Over the last few years, we’ve helped hundreds of small businesses create and manage the custom accounting and bookkeeping systems and procedures necessary to make the most of their financial data. During this time, we’ve encountered several common challenges and situations. Following are a few tips we wanted to share to help others deal with these everyday issues.
First, virtually all of our clients have confessed the challenges of their pre-engagement struggle with the timing of moving to an outsourced accounting solution (rather than continuing to manage in-house). So, when should you hire/engage an accountant/bookkeeper? Obviously, cost is the first concern related to the decision to move from DIY to professional services, but there are additional issues that must be considered. The experience and knowledge of industry-specific accounting best practices offered by professional accountants generally far outweigh any costs associated with outsourcing. This unique insight provides valuable time-saving and compliance benefits that ultimately pay for themselves. In addition, the third-party objectivity helps to increase accountability and reinforce realistic operational procedures and goals. Our clients have told us that, when measured against the investment in professional accounting and bookkeeping services, the benefits generally outweigh the costs and the move should be considered and made as soon as reasonably affordable.
Second, regardless of the age of your business (but especially in the early stages), we have found that it is crucial for owners and management to “know their number”. This number is the minimum monthly profit target. By identifying a solid and realistic goal and aligning all of your company objectives and strategies with the realization of this target, you are taking critical steps toward lasting success. The challenge here (besides dedicating yourself to the concept and achievement of a “number”) is accurately identifying the supporting details that will help you to come up with a minimum monthly profit target. This means developing an accurate system of expense and accounts payable tracking, then realistically forecasting the results of sales and marketing efforts to arrive at a substantial, but achievable goal.
Third, though it may be tempting (and personally rewarding) for owners to see a large amount in the receivables column each day, it is far better to realize and utilize that income than it is to maintain it on that side of the balance sheet. That means you, as the business owners, need to remain steadfast and diligent in your collection efforts, only truly valuing those receivables once they have been deposited into your bank and made available for ongoing operations and objectives. We’ve seen far too many clients celebrate seeming AR successes, then turnaround and deal with cash shortfalls and writing off bad collection amounts. Too many businesses (especially startups) are just happy to have customers and income and don’t realize that collecting on amounts owed to them need not affect their relationships with and service to their customers. Recognize that you’ve provided a product or service of value and don’t count your income until it’s cashed!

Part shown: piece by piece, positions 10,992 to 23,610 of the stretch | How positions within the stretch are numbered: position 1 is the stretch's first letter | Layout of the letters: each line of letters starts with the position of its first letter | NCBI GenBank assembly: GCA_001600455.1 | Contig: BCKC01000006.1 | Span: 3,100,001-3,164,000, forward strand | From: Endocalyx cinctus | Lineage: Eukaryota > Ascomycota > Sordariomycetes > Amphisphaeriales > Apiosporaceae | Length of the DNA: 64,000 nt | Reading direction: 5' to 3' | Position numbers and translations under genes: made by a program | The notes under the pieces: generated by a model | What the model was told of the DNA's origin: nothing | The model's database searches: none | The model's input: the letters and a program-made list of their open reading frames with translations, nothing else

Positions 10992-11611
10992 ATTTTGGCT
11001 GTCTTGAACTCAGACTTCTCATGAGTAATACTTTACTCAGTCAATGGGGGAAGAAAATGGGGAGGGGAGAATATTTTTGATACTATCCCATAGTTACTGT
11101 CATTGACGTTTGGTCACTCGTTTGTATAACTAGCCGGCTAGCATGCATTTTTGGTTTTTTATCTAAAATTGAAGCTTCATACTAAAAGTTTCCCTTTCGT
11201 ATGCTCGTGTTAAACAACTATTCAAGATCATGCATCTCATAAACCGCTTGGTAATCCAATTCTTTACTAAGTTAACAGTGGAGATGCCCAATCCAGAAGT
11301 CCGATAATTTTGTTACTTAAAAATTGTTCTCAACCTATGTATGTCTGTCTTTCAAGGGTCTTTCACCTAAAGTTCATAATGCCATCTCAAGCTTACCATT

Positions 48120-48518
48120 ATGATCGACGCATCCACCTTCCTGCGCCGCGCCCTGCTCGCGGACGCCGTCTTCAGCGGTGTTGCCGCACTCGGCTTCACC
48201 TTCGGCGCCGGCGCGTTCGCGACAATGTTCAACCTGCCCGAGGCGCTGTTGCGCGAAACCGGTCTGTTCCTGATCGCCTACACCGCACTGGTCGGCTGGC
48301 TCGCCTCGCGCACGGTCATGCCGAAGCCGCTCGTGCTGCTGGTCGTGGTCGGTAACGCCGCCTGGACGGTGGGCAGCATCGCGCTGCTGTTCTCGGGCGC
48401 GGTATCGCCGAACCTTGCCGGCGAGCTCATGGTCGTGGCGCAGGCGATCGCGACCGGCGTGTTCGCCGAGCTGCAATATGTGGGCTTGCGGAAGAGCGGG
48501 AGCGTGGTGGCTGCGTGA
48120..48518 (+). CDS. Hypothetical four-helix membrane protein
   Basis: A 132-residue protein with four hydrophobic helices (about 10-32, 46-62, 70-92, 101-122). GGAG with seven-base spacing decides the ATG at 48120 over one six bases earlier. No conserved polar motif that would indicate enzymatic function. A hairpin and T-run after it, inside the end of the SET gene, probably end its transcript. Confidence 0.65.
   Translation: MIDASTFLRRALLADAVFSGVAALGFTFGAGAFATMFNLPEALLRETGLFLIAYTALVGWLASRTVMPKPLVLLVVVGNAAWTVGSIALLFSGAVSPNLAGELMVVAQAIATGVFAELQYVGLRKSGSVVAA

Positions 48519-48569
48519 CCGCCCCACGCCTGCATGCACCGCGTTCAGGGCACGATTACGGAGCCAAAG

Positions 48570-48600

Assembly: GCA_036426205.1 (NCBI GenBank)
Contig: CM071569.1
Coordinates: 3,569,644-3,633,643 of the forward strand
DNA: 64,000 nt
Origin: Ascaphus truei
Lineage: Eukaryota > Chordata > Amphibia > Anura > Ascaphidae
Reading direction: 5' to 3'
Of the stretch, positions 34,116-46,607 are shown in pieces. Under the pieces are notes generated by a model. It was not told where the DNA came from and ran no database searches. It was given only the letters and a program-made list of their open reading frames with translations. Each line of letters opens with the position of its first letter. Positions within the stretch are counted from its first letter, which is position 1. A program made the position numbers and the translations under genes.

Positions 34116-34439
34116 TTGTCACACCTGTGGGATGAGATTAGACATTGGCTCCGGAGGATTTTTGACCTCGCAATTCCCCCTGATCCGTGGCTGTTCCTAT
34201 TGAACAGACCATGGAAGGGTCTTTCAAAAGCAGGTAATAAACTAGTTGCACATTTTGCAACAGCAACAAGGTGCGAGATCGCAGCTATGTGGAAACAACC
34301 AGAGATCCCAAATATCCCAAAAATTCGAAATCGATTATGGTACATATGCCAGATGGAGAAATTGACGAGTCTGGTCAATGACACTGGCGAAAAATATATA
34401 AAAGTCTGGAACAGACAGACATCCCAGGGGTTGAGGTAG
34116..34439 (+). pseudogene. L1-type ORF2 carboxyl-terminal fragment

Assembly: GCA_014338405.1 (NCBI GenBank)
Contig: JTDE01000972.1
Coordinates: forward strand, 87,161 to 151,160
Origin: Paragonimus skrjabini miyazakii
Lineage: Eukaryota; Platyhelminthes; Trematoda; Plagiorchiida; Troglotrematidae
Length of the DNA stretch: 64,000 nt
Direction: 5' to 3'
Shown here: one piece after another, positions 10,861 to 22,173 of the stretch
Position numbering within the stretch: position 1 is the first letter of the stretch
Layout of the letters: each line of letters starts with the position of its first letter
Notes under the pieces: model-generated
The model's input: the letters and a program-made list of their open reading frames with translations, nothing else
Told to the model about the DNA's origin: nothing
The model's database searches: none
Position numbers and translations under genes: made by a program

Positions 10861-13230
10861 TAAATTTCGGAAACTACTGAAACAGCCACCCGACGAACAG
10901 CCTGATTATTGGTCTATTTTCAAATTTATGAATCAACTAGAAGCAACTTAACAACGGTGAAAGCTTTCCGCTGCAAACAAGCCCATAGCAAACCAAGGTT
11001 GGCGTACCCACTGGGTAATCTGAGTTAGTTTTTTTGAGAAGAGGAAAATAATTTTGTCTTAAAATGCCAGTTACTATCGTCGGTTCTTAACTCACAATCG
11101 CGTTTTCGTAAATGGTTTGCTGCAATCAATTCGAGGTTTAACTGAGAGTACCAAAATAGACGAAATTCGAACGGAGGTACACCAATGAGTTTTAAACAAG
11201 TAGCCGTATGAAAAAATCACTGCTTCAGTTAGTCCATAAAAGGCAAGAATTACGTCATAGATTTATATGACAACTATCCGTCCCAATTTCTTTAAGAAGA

Finally, we always instruct our clients to manage their expenses daily, rather than periodically. Too often inexperienced business owners bypass this daily task in an effort to save time and focus on other operational aspects. Unfortunately, this puts them at risk of surprise cash flow issues (and let’s face it, cash flow is the life blood that pumps through a company’s veins, keeping it alive). When you manage your expenses to this greater and more frequent level of attention, you are able to identify potential issues and enjoy more reaction time.
Ultimately, accounting is about producing, analyzing, understanding and making the most intelligent use of your company’s financial data. These simple tips should help any company to successfully deal with the common challenges standing in their way. If you have any questions about these tips, or need help with the accounting/bookkeeping challenges of your small business, contact Lescault and Walderman at 866-496-2042.
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